But since there are no realistic options for affordable, long-duration storage beyond pumped hydro (itself limited), the picture that emerges is a substantial fall in the proportion of dispatchable power that will be available. What occurred in the NEM recently – supply falling short of demand, rapidly rising prices and AEMO suspending the market – could become a regular occurrence.

Given the intermittent nature of renewables, it is necessary to have enough dispatchable power to cover close to the total amount of demand, despite the fact there will be times when renewable energy can meet more than 80 per cent of total demand. The degree of redundancy in the system is high and it’s one reason the cost of electricity is likely to skyrocket – it already has increased substantially – under AEMO’s scenarios.

It is worth querying AEMO’s call to arms on transmissions investment. The immediate projects cited are in the works but are unlikely to proceed at the pace AEMO regards as necessary.

There are significant problems securing planning approvals; locals understandably are not keen to have large pylons in their backyards. There are also shortages of necessary supplies and workers.

Bear in mind regulatory approval of new transmission lines guarantees a rate of return to the owner, which also drives up the price of electricity to consumers. A network of new transmission lines crisscrossing rural Australia, some of which will be lightly used, will help renewable energy get to market but will contribute to a further loss of affordability. (Transmission/infrastructure costs make up about 40 per cent of electricity prices.)

AEMO’s report was not the only one released recently that has a bearing on the NEM. The Energy Security Board issued a high-level design paper on a cap­acity mechanism. According to this report, “we could get the timing (of the transformation of the NEM) wrong (too little, too late) or the mix wrong (not enough dispatchable capacity, including long-duration storage, to firm variable renewable energy). The results would mean high prices (driven by scarcity and uncertainty-inflated costs of capital).”

One solution is to pay “providers of capacity to have their capacity available during certain periods, which will help reduce the risk of a disorderly transition”.

While the design features are important, the key is to ensure 24/7 power at the least cost by getting providers to bid in to auctions to meet specified capacity needs.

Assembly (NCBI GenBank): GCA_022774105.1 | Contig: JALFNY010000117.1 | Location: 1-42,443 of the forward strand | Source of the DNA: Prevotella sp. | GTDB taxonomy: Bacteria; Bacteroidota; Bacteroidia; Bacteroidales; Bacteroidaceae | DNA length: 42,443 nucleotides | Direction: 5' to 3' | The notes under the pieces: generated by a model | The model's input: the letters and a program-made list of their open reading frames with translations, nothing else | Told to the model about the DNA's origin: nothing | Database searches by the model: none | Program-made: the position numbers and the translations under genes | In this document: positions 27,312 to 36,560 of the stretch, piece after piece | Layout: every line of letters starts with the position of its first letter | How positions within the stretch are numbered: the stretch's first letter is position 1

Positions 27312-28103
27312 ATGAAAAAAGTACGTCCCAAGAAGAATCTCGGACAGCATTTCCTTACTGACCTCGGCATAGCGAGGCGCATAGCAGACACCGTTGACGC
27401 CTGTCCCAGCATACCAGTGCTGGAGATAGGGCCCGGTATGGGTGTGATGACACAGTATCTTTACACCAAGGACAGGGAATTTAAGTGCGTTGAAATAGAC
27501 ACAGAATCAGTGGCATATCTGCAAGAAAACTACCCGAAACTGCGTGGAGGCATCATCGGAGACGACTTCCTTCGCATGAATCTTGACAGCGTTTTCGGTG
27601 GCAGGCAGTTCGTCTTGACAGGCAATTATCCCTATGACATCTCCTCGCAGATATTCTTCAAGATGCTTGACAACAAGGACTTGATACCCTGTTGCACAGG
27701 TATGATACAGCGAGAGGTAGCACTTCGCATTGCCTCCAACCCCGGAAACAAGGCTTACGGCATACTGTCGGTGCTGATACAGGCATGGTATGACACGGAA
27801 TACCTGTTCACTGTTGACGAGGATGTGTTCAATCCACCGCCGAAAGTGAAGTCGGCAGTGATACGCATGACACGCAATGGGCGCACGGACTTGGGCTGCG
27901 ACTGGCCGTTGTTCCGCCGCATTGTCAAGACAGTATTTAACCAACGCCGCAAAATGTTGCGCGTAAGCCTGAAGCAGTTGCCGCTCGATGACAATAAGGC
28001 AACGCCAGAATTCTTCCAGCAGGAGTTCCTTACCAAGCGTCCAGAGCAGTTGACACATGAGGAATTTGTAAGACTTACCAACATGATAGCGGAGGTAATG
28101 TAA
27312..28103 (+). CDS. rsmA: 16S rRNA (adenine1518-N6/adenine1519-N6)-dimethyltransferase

Such a mechanism is important to deal with low probability events with serious consequences. A prolonged windless period that occurred in Europe last year is a case in point. Solar power also can be disrupted for days at a time.

The possibility of a capacity mechanism is raising alarm bells with some green activists and renewables investors. Victoria’s Energy Minister unconvincingly declared that the building of offshore turbines in the state – at four times the cost of onshore ones – obviated the need for such a mechanism. There is some opposition to the inclusion of gas as a source of energy, while coal is close to a no-go.

The idea of each participating state and the ACT being able to specify their energy sources within a capacity mechanism could potentially sound the death knell for the NEM. After all, an electron is an electron however sourced and there are interconnectors between participants. In other words, this idea makes no sense at all. The only conclusion to draw is that the NEM is a complete mess and there is a strong likelihood that its performance may decline even further. The idea that we require even more renewables investment – a sevenfold increase, in fact – has to be assessed against the highly subsidised investment that has already occurred.

As the ESB notes, “since 2012, more than 90 per cent of investment in electricity generation in the eastern states has been in wind and solar. And, in per capita terms, Australia has the highest rate of renewable grid-scale generation in the world. It’s about 10 times the world average.”

Without dispatchable power, we are heading in the direction of possible blackouts and load-shedding and even higher electricity prices. The Europeans have woken up this fact; we are just late on the scene. By the time it is fully recognised that we have taken the wrong turn, it will be a long, painful and expensive process to rectify the problems.
The Australian

With this pair in charge, get ready for routine blackouts.


July 11, 2022, by stopthesethings